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Theme modified from one by Tom Watts
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My rambling thoughts on exploring the .NET framework and related technologies
Home of the surprisingly popular Pixata Custom Controls For Lightswitch (well, it was a surprise to me!)

# Sorting List<> (Sunday, December 19, 2010)
 

I found a neat trick the other day, and thought I would add it here in case it's of use to anyone.

I had a class, call it Ferret for the sake of argument, and I was handling a List<Ferret> collection. Although the order of the List<> was generally unimportant, I came across one instance where it would have been useful to sort them.

Now the obvious way to do this is to have the class implement IEnumerable, and add the appropriate method. However, I found that you can sort a List<> on the fly like this...

ferrets.Sort(delegate(Ferret f1, Ferret f2) { return f1.name.CompareTo(f2.name); });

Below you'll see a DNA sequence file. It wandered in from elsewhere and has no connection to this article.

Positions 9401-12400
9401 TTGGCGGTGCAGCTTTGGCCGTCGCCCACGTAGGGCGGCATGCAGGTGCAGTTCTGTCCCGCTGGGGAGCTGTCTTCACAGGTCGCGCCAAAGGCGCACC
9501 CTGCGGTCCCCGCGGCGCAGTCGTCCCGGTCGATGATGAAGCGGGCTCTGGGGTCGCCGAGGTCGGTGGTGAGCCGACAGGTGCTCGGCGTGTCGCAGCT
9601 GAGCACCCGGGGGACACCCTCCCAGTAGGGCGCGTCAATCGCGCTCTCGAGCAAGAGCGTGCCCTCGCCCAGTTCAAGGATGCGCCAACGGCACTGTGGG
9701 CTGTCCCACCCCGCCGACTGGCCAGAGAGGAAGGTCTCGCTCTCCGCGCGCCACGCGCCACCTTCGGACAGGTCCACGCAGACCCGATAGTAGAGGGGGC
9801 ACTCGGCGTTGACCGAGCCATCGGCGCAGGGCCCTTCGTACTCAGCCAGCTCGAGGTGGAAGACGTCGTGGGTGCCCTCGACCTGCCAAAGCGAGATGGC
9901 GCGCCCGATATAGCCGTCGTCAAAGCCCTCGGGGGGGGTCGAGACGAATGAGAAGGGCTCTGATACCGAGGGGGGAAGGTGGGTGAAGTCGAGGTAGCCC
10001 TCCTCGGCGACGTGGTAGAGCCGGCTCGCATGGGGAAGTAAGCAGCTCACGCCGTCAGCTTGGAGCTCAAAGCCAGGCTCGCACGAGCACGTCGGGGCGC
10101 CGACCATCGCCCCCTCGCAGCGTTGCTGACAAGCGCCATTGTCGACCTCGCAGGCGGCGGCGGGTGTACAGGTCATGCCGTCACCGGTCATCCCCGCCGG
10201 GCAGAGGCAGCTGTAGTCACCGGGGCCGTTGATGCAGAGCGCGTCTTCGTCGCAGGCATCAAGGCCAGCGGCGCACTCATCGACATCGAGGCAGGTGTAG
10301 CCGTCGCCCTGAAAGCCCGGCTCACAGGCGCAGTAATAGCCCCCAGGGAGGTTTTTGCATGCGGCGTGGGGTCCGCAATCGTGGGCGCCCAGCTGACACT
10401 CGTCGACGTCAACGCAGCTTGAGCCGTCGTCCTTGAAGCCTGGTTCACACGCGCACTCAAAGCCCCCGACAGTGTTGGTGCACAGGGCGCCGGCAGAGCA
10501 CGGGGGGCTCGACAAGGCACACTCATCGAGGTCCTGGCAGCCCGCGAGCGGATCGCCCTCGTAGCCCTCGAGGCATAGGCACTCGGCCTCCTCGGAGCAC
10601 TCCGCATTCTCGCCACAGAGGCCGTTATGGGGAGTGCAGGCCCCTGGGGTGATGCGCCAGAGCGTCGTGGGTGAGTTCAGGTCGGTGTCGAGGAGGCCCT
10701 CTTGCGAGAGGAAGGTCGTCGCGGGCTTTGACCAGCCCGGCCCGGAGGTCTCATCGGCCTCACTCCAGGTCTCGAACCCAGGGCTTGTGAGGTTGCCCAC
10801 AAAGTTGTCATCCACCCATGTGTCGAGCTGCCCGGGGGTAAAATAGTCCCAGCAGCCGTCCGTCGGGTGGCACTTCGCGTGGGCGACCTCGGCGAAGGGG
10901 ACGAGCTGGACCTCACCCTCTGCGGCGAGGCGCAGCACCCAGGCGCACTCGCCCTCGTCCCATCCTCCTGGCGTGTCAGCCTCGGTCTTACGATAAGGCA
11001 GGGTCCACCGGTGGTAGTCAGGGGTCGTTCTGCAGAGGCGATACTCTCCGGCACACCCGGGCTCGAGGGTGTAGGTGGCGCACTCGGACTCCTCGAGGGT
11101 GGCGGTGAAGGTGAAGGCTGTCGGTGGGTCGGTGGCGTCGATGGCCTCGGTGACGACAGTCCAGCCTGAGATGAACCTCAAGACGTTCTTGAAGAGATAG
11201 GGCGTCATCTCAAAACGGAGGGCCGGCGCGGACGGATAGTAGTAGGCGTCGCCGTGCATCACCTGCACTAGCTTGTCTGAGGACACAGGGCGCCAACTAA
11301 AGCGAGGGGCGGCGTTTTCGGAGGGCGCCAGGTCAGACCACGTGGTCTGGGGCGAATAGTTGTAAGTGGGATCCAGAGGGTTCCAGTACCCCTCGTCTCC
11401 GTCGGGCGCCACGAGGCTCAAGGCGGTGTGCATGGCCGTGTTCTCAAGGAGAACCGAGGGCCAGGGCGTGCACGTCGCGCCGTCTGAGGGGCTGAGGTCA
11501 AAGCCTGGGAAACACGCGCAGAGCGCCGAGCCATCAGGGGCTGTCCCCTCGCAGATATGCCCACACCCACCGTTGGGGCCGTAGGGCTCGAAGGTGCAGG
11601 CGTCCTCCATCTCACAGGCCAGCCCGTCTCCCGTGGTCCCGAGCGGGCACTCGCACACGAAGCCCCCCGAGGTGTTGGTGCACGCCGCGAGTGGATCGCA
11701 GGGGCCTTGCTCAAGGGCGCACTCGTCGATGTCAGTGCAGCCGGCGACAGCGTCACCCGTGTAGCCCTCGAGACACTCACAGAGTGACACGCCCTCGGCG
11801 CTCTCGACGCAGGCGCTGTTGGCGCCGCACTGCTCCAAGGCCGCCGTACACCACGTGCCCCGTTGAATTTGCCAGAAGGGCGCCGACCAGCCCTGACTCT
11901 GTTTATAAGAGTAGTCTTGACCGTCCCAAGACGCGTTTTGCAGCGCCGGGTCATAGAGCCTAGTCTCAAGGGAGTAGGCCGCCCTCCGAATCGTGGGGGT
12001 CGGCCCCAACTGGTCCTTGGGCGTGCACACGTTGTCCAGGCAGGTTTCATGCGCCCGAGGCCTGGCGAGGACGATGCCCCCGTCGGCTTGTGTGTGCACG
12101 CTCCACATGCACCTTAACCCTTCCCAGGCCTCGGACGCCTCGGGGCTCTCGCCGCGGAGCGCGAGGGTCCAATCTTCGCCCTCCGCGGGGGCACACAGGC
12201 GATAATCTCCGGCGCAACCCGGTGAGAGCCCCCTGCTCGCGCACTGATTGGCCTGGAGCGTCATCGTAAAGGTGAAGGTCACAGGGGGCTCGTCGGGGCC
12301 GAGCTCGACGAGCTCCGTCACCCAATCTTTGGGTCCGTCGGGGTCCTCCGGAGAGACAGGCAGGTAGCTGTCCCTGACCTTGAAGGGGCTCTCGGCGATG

This saves mucking around defining interface methods when you don't need them. Obviously, if you are going to sort the List<> regularly, then it's probably worth implementing IEnumerable, but for one-off usage like mine, this is a neat trick.

Edit (21st July '11): I found out later that you can do this even more simply with Linq...

ferrets.Sort((f1, f2) => f1.name.CompareTo(f2.name));
Categories: C# tricks and tips
# Design patterns (Sunday, December 19, 2010)
 

Although it's not actually a .NET issue, I decided to blog about it anyway!

I've been looking at design patterns quite a lot recently. I have always been a "bung it all in the code-behind" kind of programmer, which is an easy way to program, but messy. You end up with spaghetti code that's hard to maintain and impossible to test automatically (not that I ever tried mind you!).

I decided to learn some new skills, and discipline myself to programming the Big Boys' Way. I dutifully went to Amazon and spent far too much on books, and sat down to read them all. Most were fairly tough going and dull. I was beginning to think it wasn't worth the effort, until I came across Head First Design Patterns, which was a breath of fresh air. Apart from the slightly wacky style, the explanations were very good.

My only gripe with the book is that it's very Java-oriented. Given that design patterns are language-agnostic, this is totally unnecessary. Most of the time it didn't spoil the book, but in a couple of places it really annoyed me. However, it's still the best design patterns book I've read by a long way.

I hope to blog more about this subject. Watch this space (unless you've got anything better to do of course!)

Categories: Design patterns